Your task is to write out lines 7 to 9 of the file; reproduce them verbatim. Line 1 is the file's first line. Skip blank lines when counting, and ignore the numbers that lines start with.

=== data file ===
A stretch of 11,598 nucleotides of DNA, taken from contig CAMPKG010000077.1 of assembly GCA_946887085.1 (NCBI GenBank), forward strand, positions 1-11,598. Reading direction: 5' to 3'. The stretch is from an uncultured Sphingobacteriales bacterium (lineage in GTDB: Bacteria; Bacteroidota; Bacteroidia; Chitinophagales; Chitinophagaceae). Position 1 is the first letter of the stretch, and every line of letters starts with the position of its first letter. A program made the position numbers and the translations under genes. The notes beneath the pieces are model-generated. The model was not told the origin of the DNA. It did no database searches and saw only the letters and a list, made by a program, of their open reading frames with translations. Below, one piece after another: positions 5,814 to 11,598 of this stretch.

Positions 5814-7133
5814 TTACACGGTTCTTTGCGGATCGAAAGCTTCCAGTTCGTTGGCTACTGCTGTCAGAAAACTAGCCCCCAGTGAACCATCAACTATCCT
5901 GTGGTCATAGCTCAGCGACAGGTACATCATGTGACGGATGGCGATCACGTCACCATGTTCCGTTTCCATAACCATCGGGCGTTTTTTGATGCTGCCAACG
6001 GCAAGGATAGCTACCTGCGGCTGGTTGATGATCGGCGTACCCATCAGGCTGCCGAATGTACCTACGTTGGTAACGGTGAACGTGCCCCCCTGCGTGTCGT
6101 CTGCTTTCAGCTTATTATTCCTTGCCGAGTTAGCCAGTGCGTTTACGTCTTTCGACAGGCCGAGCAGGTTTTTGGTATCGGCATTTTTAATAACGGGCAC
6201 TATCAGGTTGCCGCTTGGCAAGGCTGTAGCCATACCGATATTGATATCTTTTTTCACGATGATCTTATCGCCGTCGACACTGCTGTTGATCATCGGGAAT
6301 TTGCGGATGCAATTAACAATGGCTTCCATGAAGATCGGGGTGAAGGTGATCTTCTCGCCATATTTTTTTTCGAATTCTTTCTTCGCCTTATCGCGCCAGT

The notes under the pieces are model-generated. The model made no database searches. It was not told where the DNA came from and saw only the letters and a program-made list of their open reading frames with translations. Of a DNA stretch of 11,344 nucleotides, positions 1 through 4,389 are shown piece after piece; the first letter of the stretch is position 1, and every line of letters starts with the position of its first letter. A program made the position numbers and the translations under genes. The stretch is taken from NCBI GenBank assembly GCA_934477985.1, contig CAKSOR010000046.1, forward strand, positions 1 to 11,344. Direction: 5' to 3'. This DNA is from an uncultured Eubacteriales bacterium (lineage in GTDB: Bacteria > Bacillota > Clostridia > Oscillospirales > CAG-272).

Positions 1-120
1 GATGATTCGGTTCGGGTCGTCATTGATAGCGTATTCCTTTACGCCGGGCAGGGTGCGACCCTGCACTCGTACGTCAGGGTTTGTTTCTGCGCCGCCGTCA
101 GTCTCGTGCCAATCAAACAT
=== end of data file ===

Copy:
6201 TATCAGGTTGCCGCTTGGCAAGGCTGTAGCCATACCGATATTGATATCTTTTTTCACGATGATCTTATCGCCGTCGACACTGCTGTTGATCATCGGGAAT
6301 TTGCGGATGCAATTAACAATGGCTTCCATGAAGATCGGGGTGAAGGTGATCTTCTCGCCATATTTTTTTTCGAATTCTTTCTTCGCCTTATCGCGCCAGT

The notes under the pieces are model-generated. The model made no database searches. It was not told where the DNA came from and saw only the letters and a program-made list of their open reading frames with translations. Of a DNA stretch of 11,344 nucleotides, positions 1 through 4,389 are shown piece after piece; the first letter of the stretch is position 1, and every line of letters starts with the position of its first letter. A program made the position numbers and the translations under genes. The stretch is taken from NCBI GenBank assembly GCA_934477985.1, contig CAKSOR010000046.1, forward strand, positions 1 to 11,344. Direction: 5' to 3'. This DNA is from an uncultured Eubacteriales bacterium (lineage in GTDB: Bacteria > Bacillota > Clostridia > Oscillospirales > CAG-272).